MINNEAPOLIS (WCCO) — George Floyd’s killing had an immediate impact on recruitment at police departments, at a time when hiring new officers in Minnesota was already near a 25-year low.

Within a week of Floyd’s death in Minneapolis, the Shakopee Police Department lost two of its top five recruits. They specifically cited the current climate, according to Police Chief Jeff Tate.

“These are quality individuals we were anticipating on hiring who would have brought some diversity and a lot of life experience,” Tate said.

It’s a blow to a profession that already faced challenges in that area. Tate said he has three to five openings in the next few months with vacancies and retirement.

READ MORE: ‘An Emotional Crisis’: More Than 150 Minneapolis Police Officers Filing For Disability, Attorney Says Most Suffering From PTSD

“Police work is essential work, service-driven work, and my fear is that the current environment is just so toxic that those quality, idealistic, service-driven people that we desperately need to fill these vacancy roles in law enforcement are going to look elsewhere,” Tate said.

The Minnesota Chiefs of Police Association launched a campaign two years ago the called “Wear the Badge” to find new recruits, highlighting the community service aspect of policing. Andy Skoogman, the nonprofit’s executive director, says the problem spans the state.

“We think it means that the quality of life that we have here in Minnesota is in jeopardy. We believe that having high-quality candidates, great police officers contributes to the quality of life,” Skoogman said.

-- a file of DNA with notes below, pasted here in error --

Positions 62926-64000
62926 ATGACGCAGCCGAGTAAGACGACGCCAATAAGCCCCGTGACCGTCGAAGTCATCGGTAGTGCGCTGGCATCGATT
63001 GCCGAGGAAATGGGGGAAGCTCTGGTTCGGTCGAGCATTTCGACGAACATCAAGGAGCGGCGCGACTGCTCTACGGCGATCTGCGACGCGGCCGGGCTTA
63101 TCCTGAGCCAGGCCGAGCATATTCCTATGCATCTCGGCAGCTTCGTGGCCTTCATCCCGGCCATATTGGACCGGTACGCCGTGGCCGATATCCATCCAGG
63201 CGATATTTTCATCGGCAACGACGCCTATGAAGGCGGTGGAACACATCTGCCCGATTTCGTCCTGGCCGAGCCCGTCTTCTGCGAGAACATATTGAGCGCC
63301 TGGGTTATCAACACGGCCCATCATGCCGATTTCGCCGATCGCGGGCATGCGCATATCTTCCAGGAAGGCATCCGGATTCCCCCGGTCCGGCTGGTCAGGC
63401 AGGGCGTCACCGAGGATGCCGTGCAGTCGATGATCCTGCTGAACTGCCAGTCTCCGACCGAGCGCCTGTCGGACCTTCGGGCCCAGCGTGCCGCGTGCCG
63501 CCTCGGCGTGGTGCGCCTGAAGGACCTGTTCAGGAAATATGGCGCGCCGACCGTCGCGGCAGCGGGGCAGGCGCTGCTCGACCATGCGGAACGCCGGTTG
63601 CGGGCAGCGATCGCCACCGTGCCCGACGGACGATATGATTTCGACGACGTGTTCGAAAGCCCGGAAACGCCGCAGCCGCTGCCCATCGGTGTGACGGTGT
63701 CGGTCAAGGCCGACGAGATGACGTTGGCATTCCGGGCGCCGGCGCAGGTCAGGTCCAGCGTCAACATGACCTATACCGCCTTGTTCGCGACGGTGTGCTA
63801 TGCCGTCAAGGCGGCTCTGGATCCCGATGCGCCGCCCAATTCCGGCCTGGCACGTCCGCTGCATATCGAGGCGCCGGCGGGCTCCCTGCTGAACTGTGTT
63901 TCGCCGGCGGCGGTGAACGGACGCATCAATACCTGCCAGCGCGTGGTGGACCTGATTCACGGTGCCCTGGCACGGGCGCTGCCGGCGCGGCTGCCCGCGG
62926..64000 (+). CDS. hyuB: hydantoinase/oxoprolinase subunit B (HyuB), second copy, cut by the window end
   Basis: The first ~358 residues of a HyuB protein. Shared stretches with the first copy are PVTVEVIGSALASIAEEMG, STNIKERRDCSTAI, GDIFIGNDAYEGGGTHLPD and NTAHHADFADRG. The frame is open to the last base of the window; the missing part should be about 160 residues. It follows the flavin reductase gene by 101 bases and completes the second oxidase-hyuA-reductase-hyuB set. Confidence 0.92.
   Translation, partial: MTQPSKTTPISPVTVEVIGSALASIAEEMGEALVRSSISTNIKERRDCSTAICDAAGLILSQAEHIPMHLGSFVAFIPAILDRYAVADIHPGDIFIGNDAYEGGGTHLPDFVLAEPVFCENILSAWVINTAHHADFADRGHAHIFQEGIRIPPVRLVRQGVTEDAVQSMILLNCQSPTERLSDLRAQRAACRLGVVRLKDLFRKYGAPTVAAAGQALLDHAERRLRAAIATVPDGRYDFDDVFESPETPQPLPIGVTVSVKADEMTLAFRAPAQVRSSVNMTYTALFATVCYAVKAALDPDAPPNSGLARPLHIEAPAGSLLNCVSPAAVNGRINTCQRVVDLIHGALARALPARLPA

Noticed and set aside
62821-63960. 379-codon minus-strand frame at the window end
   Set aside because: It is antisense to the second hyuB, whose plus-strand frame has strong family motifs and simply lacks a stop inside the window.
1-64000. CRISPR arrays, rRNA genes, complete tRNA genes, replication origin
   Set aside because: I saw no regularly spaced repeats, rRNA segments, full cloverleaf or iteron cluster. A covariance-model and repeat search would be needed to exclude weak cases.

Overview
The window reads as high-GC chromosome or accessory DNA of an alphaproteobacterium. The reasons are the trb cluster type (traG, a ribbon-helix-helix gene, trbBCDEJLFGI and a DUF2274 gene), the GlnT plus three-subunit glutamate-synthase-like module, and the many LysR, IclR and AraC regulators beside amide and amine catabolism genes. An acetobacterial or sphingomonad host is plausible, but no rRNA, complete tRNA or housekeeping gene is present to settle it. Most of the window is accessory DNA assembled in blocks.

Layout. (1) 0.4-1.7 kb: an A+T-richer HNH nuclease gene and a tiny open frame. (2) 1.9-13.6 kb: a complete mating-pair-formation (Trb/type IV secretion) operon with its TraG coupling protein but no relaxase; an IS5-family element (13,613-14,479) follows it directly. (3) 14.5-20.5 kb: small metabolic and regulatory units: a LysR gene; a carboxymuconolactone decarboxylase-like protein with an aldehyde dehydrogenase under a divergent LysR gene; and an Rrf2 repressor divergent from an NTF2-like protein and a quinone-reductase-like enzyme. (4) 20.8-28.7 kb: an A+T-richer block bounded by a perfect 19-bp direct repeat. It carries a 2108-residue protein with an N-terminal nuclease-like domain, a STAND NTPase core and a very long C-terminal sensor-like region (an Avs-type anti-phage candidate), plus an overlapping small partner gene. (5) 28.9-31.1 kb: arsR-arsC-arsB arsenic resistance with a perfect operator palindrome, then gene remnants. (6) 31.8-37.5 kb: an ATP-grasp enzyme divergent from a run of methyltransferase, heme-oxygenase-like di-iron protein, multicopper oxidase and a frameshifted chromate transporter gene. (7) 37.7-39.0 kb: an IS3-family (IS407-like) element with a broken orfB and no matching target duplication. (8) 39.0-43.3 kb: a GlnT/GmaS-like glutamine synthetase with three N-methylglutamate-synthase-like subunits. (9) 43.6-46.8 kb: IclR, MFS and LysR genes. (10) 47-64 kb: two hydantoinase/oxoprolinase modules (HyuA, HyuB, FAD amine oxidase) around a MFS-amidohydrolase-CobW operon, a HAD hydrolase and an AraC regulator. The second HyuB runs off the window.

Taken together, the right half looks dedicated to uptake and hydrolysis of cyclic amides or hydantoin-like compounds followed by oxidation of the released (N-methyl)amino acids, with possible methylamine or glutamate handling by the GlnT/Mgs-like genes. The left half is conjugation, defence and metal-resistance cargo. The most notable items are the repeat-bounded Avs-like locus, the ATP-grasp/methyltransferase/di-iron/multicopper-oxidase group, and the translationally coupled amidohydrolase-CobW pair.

He’s worried it could lead to the disappearance of police departments, and he says morale is in trouble.

“The chiefs that I’ve spoken to say that morale is at an all-time low, and they’re struggling to figure out ways to boost that morale, make sure that the officers know that they’re supported,” Skoogman said.

READ MORE: At Least 7 Minneapolis Police Officers Quit In Wake Of George Floyd’s Death

Tate says he’s heard it in his department.

“There probably isn’t an officer out there that hasn’t had a family member look at them and say, ‘Is this really what you want to be doing right now?’” Tate said.

But it’s the community that has balanced the backlash, writing messages of thanks and stopping by with treats.

“That means so much to every officer that’s out there serving right now at a time we really need it,” Tate said.

Some departments have offered incentives, like a pay increase for moving from another department. But WCCO was told they don’t always work, and may be hard to offer with potential budget constraints from COVID-19.

Jennifer Mayerle

Comments (8)